Walmart’s recent bold moves on gun control, a year after Dick’s Sporting Goods made a similar splash, have triggered a tidal wave of CEO voices. Yesterday’s announcement by 145 business leaders that “[d]oing nothing about America’s gun violence crisis is simply unacceptable” was a historic call to action. As Michael Bloomberg commented, “Business leaders are not afraid to get engaged now.” He added, “CEOs are wired to take action on things that are going to impact their business, and gun violence is impacting everybody’s business now.”
One month after 22 customers were murdered in an El Paso Walmart, Walmart’s humble, soft-spoken, but courageous CEO, Doug McMillon, announced a gun control policy to remove all assault weapons from its stores and agreed to stop selling all guns, except hunting rifles and the ammunition to support such activity. As Senator Dick Durbin of Illinois said, “If you need an assault weapon to kill a deer, you should take up fishing instead.”
McMillon went a step further than removing such dangerous weapons from Walmart’s retail inventory; he also implored Congress to act, stating: “We believe we have been doing our part to make the country safer. But Congress and the Administration need to do their part as well.”
This move has prompted some to call McMillon a corporate hero. He demonstrates that doing good is not antithetical to doing well. These bold moves are two weeks after a huge earnings beat. Walmart’s full range of business triumphs range from seamless retailing across electronic platforms and stores, with e-commerce sales surging 37%, next-day online delivery in 75% of the nation, same-day delivery through 1,100 stores, same-store sales up almost 3%, 20 straight quarters of U.S. sales gains, 19 quarters of commerce growth, 20 consecutive quarters of sales gains in the U.S., and its 19th quarter of traffic growth.
This move from Walmart follows the bold leadership of Ed Stack, CEO of Dick’s Sporting Goods, when he removed assault weapons from the company’s stores following the Parkland school massacre. After initially taking a hit to revenues, the sporting goods stores soared more than 20% after that move. Stack was not worried about a backlash and had the backbone to transcend it. Moved to tears following the murder of 17 innocent teachers and students in that Florida mass shooting, Stack not only removed the weapons but also launched a campaign in Congress with other CEOs. “What I promised the families in Parkland when I left is that we would keep this conversation going. And that’s what I’ve done,” he said.
The CEO of American icon Levi Strauss, Chip Bergh, spearheaded this latest mass CEO statement. It included a wide range of firms, such as Airbnb, Gap, Pinterest, Lyft, the Brookfield Property Group, Royal Caribbean, Twitter, and Uber. Bergh commented, “To a certain extent, these CEOs are putting their businesses on the line here, given how politically charged this is.”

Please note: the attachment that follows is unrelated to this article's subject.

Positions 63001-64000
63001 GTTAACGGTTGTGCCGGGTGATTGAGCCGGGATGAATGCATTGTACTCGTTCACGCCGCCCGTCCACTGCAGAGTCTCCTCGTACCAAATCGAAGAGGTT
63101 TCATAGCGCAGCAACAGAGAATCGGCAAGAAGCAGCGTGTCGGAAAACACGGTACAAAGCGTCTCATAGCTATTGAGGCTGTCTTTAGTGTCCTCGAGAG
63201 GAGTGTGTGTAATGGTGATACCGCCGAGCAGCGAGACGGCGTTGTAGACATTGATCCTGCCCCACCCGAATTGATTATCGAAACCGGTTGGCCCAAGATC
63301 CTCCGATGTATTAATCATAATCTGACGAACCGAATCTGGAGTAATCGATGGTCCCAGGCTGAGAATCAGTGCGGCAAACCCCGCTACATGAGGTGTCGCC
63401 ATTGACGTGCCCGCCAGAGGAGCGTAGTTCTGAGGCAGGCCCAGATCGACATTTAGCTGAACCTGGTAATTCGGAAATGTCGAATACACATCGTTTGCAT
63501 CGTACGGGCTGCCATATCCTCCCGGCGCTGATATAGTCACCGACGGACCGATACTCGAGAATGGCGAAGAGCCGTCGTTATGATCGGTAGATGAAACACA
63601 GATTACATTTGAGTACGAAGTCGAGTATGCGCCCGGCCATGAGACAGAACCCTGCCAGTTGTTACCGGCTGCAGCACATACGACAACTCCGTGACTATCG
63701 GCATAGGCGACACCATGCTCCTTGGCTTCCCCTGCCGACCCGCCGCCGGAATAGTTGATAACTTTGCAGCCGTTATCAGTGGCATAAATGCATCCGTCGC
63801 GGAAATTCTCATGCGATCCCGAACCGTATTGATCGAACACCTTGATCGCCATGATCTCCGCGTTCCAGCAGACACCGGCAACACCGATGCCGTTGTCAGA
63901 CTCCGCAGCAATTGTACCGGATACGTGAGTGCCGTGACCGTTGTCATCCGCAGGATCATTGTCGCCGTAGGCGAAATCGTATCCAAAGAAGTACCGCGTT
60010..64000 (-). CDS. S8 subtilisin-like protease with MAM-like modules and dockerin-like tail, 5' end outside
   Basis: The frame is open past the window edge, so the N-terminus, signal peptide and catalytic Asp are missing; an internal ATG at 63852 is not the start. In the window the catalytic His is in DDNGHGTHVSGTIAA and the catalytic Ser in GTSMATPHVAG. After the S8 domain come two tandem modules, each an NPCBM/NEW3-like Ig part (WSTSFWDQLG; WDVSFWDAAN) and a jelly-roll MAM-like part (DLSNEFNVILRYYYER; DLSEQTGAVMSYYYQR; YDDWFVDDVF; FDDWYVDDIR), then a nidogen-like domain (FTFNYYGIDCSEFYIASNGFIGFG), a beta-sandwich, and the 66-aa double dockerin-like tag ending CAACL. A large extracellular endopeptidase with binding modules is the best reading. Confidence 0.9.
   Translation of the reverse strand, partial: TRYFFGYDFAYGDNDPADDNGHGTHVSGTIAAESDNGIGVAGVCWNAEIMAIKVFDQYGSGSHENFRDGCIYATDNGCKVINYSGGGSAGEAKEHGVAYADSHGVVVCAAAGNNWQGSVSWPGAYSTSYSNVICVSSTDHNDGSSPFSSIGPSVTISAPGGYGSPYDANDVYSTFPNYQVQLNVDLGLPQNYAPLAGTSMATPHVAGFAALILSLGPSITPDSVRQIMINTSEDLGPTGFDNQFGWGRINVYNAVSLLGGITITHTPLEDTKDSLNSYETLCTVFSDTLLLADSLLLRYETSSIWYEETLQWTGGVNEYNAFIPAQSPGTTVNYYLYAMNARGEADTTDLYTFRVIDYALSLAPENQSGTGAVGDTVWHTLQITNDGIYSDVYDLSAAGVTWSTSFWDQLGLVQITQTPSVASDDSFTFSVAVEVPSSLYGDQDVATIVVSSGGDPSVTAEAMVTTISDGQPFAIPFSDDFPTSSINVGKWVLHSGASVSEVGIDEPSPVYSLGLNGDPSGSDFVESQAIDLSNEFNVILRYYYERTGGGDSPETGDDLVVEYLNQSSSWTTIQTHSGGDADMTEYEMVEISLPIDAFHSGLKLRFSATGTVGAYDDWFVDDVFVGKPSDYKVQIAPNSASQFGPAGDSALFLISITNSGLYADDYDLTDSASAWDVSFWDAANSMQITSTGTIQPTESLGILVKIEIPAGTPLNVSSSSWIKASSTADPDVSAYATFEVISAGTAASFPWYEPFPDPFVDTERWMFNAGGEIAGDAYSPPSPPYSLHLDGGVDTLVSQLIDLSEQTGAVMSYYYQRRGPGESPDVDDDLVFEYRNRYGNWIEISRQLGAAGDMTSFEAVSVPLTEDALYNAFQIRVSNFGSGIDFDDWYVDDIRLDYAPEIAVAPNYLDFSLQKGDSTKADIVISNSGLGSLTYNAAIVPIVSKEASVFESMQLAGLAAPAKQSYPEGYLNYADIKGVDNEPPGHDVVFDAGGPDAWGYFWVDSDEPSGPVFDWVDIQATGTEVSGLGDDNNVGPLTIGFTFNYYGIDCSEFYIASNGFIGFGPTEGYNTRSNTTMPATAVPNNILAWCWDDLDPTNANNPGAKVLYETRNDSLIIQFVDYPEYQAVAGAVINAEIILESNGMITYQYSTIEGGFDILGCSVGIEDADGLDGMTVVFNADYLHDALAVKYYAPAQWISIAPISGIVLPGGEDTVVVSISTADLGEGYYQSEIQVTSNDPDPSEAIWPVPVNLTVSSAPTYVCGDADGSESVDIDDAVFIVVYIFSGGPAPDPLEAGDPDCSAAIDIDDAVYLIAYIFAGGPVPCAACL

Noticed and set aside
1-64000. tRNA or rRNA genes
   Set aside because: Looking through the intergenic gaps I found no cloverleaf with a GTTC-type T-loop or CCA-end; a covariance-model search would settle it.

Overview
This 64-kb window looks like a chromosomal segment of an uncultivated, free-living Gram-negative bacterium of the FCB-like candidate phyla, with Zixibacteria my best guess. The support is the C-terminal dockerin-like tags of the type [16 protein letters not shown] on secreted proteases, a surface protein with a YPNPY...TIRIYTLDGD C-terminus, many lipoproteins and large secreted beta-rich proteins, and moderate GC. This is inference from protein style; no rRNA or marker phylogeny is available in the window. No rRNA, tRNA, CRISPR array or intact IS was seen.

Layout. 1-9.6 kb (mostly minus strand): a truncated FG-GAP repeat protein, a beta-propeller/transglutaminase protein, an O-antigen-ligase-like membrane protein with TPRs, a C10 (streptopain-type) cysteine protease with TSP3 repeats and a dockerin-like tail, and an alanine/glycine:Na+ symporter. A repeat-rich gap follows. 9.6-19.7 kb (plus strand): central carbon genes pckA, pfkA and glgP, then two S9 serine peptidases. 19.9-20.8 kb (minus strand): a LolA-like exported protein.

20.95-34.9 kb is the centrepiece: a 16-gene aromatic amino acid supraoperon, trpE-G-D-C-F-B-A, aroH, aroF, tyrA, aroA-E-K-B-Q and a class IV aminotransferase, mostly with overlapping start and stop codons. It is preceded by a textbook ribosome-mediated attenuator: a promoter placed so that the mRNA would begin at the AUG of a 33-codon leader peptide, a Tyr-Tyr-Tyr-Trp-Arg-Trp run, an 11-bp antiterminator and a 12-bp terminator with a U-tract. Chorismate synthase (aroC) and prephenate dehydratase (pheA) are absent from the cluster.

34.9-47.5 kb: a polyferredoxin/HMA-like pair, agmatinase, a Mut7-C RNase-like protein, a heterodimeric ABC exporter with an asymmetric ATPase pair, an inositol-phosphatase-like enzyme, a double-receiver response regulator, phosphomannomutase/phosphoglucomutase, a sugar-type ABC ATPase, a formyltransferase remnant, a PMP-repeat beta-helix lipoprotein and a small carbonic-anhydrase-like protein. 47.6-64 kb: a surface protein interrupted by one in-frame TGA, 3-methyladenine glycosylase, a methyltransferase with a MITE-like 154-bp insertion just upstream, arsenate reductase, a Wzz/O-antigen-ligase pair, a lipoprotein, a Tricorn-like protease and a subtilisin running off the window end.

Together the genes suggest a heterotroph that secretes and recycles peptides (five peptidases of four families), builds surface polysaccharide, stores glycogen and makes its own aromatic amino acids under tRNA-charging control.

Walmart’s McMillon said that the company would stop customers carrying guns into their stores, while scores of firms, from Chipotle to Chili’s, Starbucks to Panera, and Walgreens to Wegmans, had spoken out against guns in their establishments even where it’s legal. Business is firing back and finding its voice.
It is wrong to presume that the NRA and the big business lobby always opposed business regulation and gun control. Earlier generations of business leaders promoted regulation in finance, interstate commerce, travel, telecommunications, and food safety. In fact, business leaders, along with the NRA, supported historic gun regulation, such as the 1934 National Firearms Act outlawing the assault weapons of the day: the submachine guns—Tommy guns—favored by gangsters. They also endorsed the Violent Crime Control Act of 1994, banning military-style semi-automatic assault weapons, but that act expired a decade later.
CEOs know how to read the American population they serve better than do political leaders. Last year, a national gun owner survey sponsored by Americans for Responsible Solutions suggested 67% of gun owners believe the NRA has lost its historic mission promoting gun safety to one of lobbying for gun makers’ interests. According to a Quinnipiac poll released last week, 67% of Americans favor a ban on assault weapons. Ninety-seven percent of Americans favor enhanced background checks and other measures the NRA blocks.
With the nation rattled by 345 mass shootings in 2017, the deadliest year for such incidents, the public is looking to transcend NRA lobbying. With 5% of the world’s population, the U.S. has one-third of the world’s mass shootings—25 times that of other affluent nations.
Opinion leaders create watershed moments when they selectively step out of their lane to take a strong public stand. When the relentlessly non-partisan Johnny Carson rebuked Richard Nixon in the summer of 1974, it was time for him to leave office, and it changed minds. Carson said to the surprise of many, “The public has almost become immune or inured as these revelations come up. ‘Well, all administrations are guilty [the public says],’ and that’s kind of sad to hear. You don’t really believe that politics has to be this way.”
“I’ll probably be accused by people now of being the eastern liberal establishment, and I have made jokes about what is happening—I hope not unfairly. But just trying to make humor about what has happened. But that is considered, when you do that, almost un-American,” said Carson.
The CEOs of Walmart, Levi-Strauss, and Dick’s Sporting Goods are not political fringe, nor do they speak for liberal elites. Like Johnny Carson, they speak for the soul of the nation.